Ms. Zemek is presently at the Stanford University School of Medicine.
Facial Plastics/Reconstructive Surgery
Version of Record online: 12 MAY 2010
Copyright © 2010 The American Laryngological, Rhinological, and Otological Society, Inc.
Volume 120, Issue 6, pages 1089–1093, June 2010
How to Cite
Zemek, A., Garg, R. and Wong, B. J. F. (2010), Model for estimating the threshold mechanical stability of structural cartilage grafts used in rhinoplasty. The Laryngoscope, 120: 1089–1093. doi: 10.1002/lary.20891
Poster presentation at the Triological Society Western Section Meeting, Las Vegas, Nevada, U.S.A., January 29–31, 2009. Allison Zemek received first prize at this meeting for the best poster presentation.
Funding was provided by the National Institutes of Health (D00170, DC005572, RR-01192), the American Society for Laser Medicine and Surgery, and the Air Force Office of Scientific Research (FA9550-04-1-0101). Ms. Zemek was supported by the Undergraduate Research Opportunities Program Grant at the University of California Irvine. The authors have no other funding, financial relationships, or conflicts of interest to disclose.
- Issue online: 21 MAY 2010
- Version of Record online: 12 MAY 2010
- Manuscript Accepted: 1 FEB 2010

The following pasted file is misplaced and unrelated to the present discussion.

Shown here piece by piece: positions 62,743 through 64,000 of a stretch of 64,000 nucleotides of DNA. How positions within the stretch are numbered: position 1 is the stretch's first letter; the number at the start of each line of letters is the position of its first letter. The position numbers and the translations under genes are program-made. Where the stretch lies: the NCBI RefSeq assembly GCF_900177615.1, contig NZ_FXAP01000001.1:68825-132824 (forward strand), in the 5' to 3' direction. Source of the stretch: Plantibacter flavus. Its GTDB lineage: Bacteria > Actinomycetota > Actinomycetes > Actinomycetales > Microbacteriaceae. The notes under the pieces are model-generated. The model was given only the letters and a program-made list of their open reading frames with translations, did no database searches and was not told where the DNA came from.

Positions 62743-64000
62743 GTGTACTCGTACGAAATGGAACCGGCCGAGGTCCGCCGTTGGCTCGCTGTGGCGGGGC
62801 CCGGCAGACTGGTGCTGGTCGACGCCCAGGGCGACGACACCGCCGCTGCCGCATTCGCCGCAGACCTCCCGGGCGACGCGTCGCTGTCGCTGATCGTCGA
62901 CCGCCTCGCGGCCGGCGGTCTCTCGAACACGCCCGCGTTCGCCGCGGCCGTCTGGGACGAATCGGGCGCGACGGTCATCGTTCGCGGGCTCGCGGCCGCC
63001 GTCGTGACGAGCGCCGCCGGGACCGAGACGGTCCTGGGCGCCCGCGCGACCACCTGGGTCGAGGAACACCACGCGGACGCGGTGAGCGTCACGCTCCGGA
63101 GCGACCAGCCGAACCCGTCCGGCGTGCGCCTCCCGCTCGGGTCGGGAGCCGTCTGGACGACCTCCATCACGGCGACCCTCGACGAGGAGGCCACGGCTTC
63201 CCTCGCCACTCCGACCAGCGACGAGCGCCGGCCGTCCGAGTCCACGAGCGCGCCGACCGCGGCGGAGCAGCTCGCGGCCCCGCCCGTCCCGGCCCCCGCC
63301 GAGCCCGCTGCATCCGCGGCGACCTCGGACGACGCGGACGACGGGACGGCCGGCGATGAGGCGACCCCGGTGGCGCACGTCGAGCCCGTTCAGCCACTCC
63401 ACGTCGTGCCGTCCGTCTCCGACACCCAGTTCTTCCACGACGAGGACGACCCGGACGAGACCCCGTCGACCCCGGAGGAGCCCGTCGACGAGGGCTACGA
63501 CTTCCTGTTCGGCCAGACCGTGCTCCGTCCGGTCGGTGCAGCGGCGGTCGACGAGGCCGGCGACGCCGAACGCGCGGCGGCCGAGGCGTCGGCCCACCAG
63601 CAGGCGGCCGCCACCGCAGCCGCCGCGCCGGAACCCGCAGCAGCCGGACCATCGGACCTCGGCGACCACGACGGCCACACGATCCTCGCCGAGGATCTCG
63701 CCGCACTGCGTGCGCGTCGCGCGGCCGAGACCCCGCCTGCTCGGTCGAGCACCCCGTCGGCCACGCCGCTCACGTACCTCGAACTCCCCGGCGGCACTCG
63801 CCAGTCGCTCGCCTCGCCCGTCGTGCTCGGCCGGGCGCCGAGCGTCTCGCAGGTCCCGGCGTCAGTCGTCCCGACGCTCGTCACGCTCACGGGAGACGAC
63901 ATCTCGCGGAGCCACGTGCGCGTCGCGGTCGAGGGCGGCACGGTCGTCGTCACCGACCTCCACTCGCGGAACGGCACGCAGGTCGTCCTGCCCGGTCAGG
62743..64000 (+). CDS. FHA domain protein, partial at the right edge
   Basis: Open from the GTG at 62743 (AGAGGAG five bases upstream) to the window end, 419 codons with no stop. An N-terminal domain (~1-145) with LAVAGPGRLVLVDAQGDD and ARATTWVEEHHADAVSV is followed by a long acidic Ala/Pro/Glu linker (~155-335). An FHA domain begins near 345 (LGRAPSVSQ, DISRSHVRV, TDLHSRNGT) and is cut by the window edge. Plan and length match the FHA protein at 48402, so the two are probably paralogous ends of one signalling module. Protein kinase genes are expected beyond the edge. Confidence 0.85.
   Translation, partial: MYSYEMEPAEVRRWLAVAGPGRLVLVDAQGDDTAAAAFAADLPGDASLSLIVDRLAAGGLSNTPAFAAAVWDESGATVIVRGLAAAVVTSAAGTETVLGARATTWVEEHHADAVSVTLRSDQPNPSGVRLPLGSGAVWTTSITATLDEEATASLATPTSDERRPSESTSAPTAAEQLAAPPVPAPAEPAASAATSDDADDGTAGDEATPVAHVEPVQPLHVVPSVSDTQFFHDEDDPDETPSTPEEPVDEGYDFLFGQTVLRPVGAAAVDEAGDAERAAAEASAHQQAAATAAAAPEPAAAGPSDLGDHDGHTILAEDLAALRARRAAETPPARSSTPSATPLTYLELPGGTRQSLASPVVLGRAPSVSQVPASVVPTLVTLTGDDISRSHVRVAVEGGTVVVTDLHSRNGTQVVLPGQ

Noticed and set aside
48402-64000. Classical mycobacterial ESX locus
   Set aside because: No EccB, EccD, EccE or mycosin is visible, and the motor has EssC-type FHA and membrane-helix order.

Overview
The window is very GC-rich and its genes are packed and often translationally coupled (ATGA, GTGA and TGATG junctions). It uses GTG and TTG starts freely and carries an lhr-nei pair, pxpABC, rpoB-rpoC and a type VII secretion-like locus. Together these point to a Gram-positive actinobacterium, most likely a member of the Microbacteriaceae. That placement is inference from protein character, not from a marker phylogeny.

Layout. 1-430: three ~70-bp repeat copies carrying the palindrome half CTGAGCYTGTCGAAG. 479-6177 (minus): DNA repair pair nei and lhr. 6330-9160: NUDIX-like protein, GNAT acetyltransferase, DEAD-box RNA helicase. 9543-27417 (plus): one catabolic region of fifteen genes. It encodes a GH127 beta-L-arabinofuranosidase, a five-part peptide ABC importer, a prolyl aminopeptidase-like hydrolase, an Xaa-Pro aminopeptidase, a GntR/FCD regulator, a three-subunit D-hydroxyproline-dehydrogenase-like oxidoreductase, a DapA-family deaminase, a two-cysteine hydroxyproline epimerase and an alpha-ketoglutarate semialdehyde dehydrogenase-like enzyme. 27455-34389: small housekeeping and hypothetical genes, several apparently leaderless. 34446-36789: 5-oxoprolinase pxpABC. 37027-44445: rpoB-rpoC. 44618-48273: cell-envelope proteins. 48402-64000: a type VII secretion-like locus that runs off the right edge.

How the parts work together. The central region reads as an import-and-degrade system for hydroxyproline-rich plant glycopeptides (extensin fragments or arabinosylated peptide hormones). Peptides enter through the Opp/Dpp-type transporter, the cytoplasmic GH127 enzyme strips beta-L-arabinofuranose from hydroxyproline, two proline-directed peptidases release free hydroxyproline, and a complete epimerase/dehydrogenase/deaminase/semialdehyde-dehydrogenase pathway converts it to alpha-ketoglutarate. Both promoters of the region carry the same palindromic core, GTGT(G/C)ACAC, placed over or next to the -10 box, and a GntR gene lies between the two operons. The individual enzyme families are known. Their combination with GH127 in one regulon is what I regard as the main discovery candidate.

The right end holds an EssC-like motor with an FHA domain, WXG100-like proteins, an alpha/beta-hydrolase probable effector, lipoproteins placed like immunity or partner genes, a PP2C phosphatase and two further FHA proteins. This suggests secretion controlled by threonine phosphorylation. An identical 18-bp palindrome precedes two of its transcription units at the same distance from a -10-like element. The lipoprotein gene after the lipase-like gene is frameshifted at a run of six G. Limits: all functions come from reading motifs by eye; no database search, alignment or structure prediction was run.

- Manuscript Revised: 28 JAN 2010
- Manuscript Received: 29 SEP 2009
- National Institutes of Health. Grant Numbers: D00170, DC005572, RR-01192)
- American Society for Laser Medicine and Surgery, and the Air Force Office of Scientific Research. Grant Number: FA9550-04-1-0101
- Undergraduate Research Opportunities Program Grant at the University of California Irvine
- mechanical properties;
- cartilage replacement grafts;
- allogeneic cartilage graft;
- engineered tissue;
- Level of Evidence: 2c
Characterizing the mechanical properties of structural cartilage grafts used in rhinoplasty is valuable because softer engineered tissues are more time- and cost-efficient to manufacture. The aim of this study is to quantitatively identify the threshold mechanical stability (e.g., Young's modulus) of columellar, L-strut, and alar cartilage replacement grafts.
Descriptive, focus group survey.
Ten mechanical phantoms of identical size (5 × 20 × 2.3 mm) and varying stiffness (0.360 to 0.85 MPa in 0.05 MPa increments) were made from urethane. A focus group of experienced rhinoplasty surgeons (n = 25, 5 to 30 years in practice) were asked to arrange the phantoms in order of increasing stiffness. Then, they were asked to identify the minimum acceptable stiffness that would still result in favorable surgical outcomes for three clinical applications: columellar, L-strut, and lateral crural replacement grafts. Available surgeons were tested again after 1 week to evaluate intra-rater consistency.
For each surgeon, the threshold stiffness for each clinical application differed from the threshold values derived by logistic regression by no more than 0.05 MPa (accuracy to within 10%). Specific thresholds were 0.56, 0.59, and 0.49 MPa for columellar, L-strut, and alar grafts, respectively. For comparison, human nasal septal cartilage is approximately 0.8 MPa.
There was little inter- and intra-rater variation of the identified threshold values for adequate graft stiffness. The identified threshold values will be useful for the design of tissue-engineered or semisynthetic cartilage grafts for use in structural nasal surgery.